Introduction: Password Protected Sketchbook
Learn how to create your own password protected sketchbook as you can see it working in this video :
Step 1: List of Materials
First the book itself,i personally bought a PaperBlanks, best ones i found after several hours of searching. I used the Grand format unlined Nocturnel with clasps.
Some of them have clasps which is a good start for the locking system, although my locking system is pretty useless in its current state...
The locking system made by Aaron Ravensdale is far better !
But here, i'm gonna explain my shitty one ;)
Electronic parts you'll need in order to create your own book :
- Arduino Pro mini 3.3V : https://www.sparkfun.com/products/11114 OR Trinket Pro 3V from Adafruit : https://www.adafruit.com/product/2010
- Lipo charger (for battery charging) : https://www.sparkfun.com/products/10217
- Piezo (for sound and knock sensing) : https://www.sparkfun.com/products/10293
- 3mm LED + holder : http://www.adafruit.com/products/778 + https://www.adafruit.com/products/2175
- SoftPot 10cm (for the piano) : https://www.adafruit.com/products/178
- 1 micro stepper motor : http://ebay.eu/1rSJxPD
- 2 Reed switches : https://www.sparkfun.com/products/8642
- 2 strong earth magnets (4x2mm) : http://ebay.to/1BeDhTQ
- One resistor between 220Ω and 1KΩ (best is to find a local retailer for just this..) : https://www.sparkfun.com/products/8377
- 8 diodes : https://www.adafruit.com/products/755
- 1 polymer Lithium Ion 3.7V Battery : https://www.adafruit.com/products/1578
- Wires : https://www.adafruit.com/products/1970 or a big pack https://www.adafruit.com/products/1311
- 1 double sided PCB board like this : http://ebay.eu/1HlHM0L
- 1 FTDI basic breakout : https://www.sparkfun.com/products/9873
- 1 right angle headers : https://www.adafruit.com/products/1540
- 1 Mini USB cable
- [optional] Heat shrink : https://www.adafruit.com/products/344
Tools you will/might need :
- glue gun : to fix components inside the cover
- cutter : to cut the cover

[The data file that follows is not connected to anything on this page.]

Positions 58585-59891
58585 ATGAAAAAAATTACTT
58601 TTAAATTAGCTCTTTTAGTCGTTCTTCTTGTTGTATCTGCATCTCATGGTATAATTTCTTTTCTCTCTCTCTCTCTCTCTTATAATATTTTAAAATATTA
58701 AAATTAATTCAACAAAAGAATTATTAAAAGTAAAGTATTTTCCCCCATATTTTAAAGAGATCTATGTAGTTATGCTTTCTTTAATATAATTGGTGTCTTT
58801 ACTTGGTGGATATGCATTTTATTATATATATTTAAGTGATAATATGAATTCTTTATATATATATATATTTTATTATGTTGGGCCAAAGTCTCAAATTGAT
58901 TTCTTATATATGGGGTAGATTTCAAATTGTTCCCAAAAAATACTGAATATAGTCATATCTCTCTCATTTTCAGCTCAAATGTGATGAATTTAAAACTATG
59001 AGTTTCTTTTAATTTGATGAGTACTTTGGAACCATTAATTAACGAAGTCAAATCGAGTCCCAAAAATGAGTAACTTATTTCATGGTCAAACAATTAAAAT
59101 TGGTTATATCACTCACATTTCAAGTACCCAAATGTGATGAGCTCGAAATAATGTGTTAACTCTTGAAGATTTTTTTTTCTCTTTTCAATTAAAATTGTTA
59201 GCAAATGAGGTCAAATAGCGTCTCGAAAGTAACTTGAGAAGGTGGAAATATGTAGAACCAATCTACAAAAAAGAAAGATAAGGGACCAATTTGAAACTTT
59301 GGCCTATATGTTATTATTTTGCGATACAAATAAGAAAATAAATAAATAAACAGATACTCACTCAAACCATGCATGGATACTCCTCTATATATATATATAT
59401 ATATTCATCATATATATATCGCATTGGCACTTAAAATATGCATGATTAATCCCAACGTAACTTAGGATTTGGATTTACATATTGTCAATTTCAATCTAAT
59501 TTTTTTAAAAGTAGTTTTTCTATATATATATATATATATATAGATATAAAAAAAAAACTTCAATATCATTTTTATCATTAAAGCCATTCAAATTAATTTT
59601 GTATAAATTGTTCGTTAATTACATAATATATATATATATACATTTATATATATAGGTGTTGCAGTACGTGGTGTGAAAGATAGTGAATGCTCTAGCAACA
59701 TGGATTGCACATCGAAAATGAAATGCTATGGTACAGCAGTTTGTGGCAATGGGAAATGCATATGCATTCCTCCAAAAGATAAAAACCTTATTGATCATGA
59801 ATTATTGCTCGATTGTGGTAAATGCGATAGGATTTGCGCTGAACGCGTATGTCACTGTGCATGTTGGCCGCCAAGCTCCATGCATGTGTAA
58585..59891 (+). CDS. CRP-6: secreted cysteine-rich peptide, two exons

- soldering iron : https://www.adafruit.com/products/180
- Solder spool : https://www.adafruit.com/products/734
- [optional] A small driller with sanding discs like this one : http://amzn.to/1BeDOVG (would make cover digging way easier)
- [optional] A multimeter to check if connections are ok : https://www.adafruit.com/products/71
Wood wheels :
Wheels are made out of 3mm MDF.
They are cut with a lasercut machine. You can find and use ones in fablabs, check online if there are around your place ! You will need at least a 280x150mm board. But you will most likely find 600x300mm or 1200x600mm boards. It's not costly don't worry.
Make sure to get at least a 3mm thick board ! You'll have to put the 2mm thick magnets inside it so it bas to be bigger !
All in all, this should cost your around $150-200.
Quite expensive for such a useless thing, I know :D
Step 2: Digging the Cover
Not much miracle possible at this point..
Place the components as you wish or the same as me (see pictures), draw their shape with a pencil and do the same for the wires. Then, grab a cutter, and cut on your lines. You can go for about 2.5mm deep. Then rip off the cover ! The cover is actually made of a carstock glued on a ... sort of thick amalgam. You can dig this amalgam to remove it, stop when you reach the cover, it will be brighter than the amalgam.
This is where a driller with sand discs is usefull, it's WAY faster and easier to digg the cover with it and stop at the right spot without damaging the cover. But you can do it by hand too.
Before cutting, just be carefull about the reed switches positioning ! Place them according to the location you want to put the wheels to ! They have to match the location of the two holes at the top. Grab a ruler to make things clean, or make a hole through the cover with a small point (the wheels will hide them no worries).
Once you complete digging, try to put the components and check if they match the holes correctly. If not, digg a bit more until they do !
Cut a100x65mm hole on the cover where you want the "piano" notes. It's not necessary to have the piano visible but it helps hitting the right notes. But you can keep the cover and draw marks by hand or whatever if you prefer. Just make sure they match the SoftPot's zones !